Human Services commissioner to testify before Congress on Medicaidby Elizabeth Dunbar, Minnesota Public Radio
ST. PAUL, Minn. — A congressional hearing scheduled for next week will focus heavily on questions over Medicaid accountability in Minnesota, state lawmakers announced Wednesday.
State Sen. Sean Nienow, R-Cambridge, said the hearing called by U.S. Rep. Darrell Issa, R-Calif., focuses on oversight of state and federal Medicaid dollars.
"I've been told by Congressman Issa's staff that there will be a significant focus in this hearing on Minnesota," he said.
Nienow said he expects a $30 million donation the state received last year from the managed care plan, UCare, will be discussed during the hearing. State officials heralded the donation at the time, but it has since come under scrutiny with U.S. Sen. Charles Grassley, R-Iowa, asking if some of the money should have gone to the federal government, which also funds Medicaid.
Department of Human Services Commissioner Lucinda Jesson said she plans to testify at the hearing scheduled for next Wednesday in the Subcommittee on Regulatory Affairs, Stimulus Oversight and Government Spending. Jesson reiterated the state's contention that the UCare donation was a gift rather than a reimbursement to be shared with the federal government.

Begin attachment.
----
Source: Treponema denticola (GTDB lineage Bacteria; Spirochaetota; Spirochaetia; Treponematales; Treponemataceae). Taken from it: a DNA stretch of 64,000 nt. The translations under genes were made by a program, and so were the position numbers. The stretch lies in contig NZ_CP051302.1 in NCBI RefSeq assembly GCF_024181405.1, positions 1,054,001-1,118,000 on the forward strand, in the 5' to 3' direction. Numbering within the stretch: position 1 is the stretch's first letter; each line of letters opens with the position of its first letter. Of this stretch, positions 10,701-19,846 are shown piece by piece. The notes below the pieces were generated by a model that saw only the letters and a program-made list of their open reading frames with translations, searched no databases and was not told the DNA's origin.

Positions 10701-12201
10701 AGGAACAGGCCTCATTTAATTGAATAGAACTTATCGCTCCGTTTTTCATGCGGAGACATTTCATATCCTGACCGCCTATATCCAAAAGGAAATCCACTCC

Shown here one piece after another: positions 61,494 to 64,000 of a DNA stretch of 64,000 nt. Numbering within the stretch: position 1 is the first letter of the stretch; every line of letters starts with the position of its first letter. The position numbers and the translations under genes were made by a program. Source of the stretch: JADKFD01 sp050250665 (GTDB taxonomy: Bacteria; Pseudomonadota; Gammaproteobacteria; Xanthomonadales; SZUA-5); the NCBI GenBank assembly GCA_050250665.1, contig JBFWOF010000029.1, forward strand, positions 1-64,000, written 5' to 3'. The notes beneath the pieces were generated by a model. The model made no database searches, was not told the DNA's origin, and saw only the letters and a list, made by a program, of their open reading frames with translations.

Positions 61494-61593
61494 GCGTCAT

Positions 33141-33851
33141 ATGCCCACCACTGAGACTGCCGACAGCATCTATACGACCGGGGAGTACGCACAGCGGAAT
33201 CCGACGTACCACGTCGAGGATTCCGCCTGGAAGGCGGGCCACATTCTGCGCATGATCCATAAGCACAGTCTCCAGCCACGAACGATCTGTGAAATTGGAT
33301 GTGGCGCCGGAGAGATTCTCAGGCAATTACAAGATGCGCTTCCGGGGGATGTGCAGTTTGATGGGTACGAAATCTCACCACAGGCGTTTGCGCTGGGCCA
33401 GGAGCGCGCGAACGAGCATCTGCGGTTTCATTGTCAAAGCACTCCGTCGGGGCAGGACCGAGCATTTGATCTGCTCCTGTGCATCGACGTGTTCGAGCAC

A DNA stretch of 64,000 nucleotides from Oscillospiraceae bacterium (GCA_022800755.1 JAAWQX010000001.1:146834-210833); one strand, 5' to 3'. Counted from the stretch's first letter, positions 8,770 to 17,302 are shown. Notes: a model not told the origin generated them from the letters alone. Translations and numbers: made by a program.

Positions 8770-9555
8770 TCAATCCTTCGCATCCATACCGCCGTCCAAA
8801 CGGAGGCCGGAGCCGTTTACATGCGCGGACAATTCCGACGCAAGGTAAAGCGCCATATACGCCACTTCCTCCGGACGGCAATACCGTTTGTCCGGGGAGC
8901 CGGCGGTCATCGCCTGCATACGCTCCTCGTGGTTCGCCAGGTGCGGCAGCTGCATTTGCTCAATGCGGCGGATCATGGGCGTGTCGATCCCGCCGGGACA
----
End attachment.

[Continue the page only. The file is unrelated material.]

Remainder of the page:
"I'll answer any questions the Congress folks have," Jesson said. "I'll certainly talk about our efforts to save federal and state taxpayers hundreds of millions of dollars. We've been successful in that."
Jesson noted Minnesota has capped the managed care plans' profits, introduced competitive bidding and started a new inspector general's office to combat fraud.
"Minnesota has a lot to be proud of," she said.
But Nienow said he wants to know more about the state's correspondence with federal Medicaid officials on the UCare donation. Legislative Auditor James Nobles has also asked questions about the UCare donation. Nienow said he is trying to schedule a legislative hearing on the issue.
During a news conference at the Capitol attended by members of both parties, Nienow called on his colleagues to pass legislation that would require an independent audit of the managed care plans such as UCare and Medica that carry out the state's Medicaid contracts.
Lawmakers are concerned about whether the health plans are making too much money off of state programs. But Rep. Carolyn Laine, DFL-Columbia Heights, said she thinks that the so-called HMO transparency bill could be watered down by the time it makes its way through the legislative process.
"It's coming from both sides, and in a sense I guess you could use the old precept of 'follow the money,'" Laine said, questioning whether lobbying groups might be influencing the bill.
Nienow agreed. "On the record, everybody likes it," he said. "No one's come and testified that this is a bad idea."
Jesson said DFL Gov. Mark Dayton supports the legislation, including the third-party audit provision. She said she's still hopeful the Legislature will pass it.